Photographing the People of India
India is, to my mind, a land of contradictions. Extraordinary landscapes; incredible architectural, temples and monuments; and beautiful people. Yet corruption; extremes of wealth and poverty; and the vestiges of the caste system continue to hold this country back.
I've traveled to India four times since 1988. My oldest sister, Maree, traveled their in the seventies and my parents, Mary and Fred, visited the country many times since the late sixties.
It's interesting, as an outsider, to watch this great melting pot lurch forward into the modern world. It's likely to become one of the next economic tigers, yet masses remain poorly educated and economically disadvantaged. A hindu country with more muslims than its neighbor Pakistan; the largest democracy in the world where powerless people, many of them women, could be said to be its most significant demographic; and a country where many of the nation's most significant sites ban photography, due to the perception that photos can be aids to terrorists. It's a country where a visitor may have just as much exposure to touts, thieves, illness and incredibly frustrating bureaucracy as they will to grand monuments, breathtaking landscapes and meetings with the odd yogin.
Walk the Streets to Broaden Whom You Meet
The above photo was made in a Kolkata backstreet late one warm, smoggy afternoon. The taxi driver was a natural: friendly with a welcoming smile. Rather than ask him to stand in front of his taxi cab, where it was likely his fellow drivers would tease him, I used the car door as a compositional device (i.e., a frame within a frame) to help lead the viewer's eye towards him.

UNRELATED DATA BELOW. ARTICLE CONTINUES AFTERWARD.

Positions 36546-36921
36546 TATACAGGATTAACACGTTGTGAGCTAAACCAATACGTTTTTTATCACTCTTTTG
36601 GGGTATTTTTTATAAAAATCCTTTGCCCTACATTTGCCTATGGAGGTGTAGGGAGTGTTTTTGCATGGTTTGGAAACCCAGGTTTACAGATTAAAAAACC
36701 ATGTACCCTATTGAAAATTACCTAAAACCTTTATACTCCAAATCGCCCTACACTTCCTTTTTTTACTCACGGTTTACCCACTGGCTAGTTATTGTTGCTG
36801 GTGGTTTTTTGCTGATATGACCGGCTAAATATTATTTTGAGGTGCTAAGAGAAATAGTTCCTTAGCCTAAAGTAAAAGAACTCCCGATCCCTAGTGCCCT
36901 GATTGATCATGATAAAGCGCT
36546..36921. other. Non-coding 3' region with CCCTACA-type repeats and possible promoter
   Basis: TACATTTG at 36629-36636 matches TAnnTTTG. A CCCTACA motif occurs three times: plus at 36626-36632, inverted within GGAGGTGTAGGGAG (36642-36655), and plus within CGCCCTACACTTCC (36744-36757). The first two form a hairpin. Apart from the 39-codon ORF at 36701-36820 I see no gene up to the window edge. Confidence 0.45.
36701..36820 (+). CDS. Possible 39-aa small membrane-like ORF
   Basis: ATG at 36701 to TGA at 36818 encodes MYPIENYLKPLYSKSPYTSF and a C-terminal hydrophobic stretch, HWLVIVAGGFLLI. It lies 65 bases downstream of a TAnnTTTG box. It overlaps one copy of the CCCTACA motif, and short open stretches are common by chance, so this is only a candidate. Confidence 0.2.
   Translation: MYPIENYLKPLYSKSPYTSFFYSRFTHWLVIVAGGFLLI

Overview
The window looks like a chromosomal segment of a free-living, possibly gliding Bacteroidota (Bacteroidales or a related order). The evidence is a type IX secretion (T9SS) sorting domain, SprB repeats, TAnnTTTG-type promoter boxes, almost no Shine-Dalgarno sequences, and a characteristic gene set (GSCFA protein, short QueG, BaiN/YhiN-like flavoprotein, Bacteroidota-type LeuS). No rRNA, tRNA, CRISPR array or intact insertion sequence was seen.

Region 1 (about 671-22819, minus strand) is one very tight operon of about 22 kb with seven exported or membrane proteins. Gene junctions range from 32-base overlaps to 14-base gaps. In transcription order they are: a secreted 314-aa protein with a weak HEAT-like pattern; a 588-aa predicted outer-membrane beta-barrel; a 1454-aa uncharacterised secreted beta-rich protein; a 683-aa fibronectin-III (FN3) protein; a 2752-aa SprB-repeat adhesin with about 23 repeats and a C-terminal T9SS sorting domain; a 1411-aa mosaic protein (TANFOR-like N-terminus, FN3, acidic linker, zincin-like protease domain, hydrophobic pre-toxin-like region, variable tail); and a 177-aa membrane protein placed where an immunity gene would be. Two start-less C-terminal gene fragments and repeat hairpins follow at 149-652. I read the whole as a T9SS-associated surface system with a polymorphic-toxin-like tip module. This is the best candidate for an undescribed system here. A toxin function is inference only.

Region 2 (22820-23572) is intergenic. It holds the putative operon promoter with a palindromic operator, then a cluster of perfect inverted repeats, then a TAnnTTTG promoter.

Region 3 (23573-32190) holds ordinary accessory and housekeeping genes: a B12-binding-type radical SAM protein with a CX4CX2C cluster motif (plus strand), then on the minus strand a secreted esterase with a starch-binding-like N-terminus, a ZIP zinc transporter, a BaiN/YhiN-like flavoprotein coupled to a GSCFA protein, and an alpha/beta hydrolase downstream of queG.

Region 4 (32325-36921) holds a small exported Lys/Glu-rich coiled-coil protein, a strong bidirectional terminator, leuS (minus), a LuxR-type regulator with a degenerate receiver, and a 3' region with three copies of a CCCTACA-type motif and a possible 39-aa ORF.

The taxi was quite a bright yellow/orange color, which provided a fairly striking contrast with his aqua/blue shirt. But it was his face that was of prime importance to me which is why I opted for the black and white rendering. Now the car, his clothing and the rest of the environment play second fiddle to his face. And that's how it should be.
Why do I go back?
Ultimately, it's the people. The resolute and patient way by which they go about their lives, their genuine openness and the spirituality through which many of them approach life is truly inspiring.
Outside of the very best hotels and the most extravagant tours India is a very hard country in which to travel. You need to remain strong and patient so as to put up with the hassles that you'll likely have to face, often on a daily basis. But it's those chance meetings, often the moments between events, with genuine and honest folk that make it all worthwhile.
I don't think it's right to ask if it's worthwhile going to India. It's probably more appropriate to ask yourself whether you're up to it. And, the fact is, many people aren't. We can't expect that life will be the same for us outside of our own environment. After all, that's why we travel. And, more than any other country I've visited, the notion of learning to bend like a reed in the wind was never more applicable than when traveling to India.
Glenn Guy, Travel Photography Guru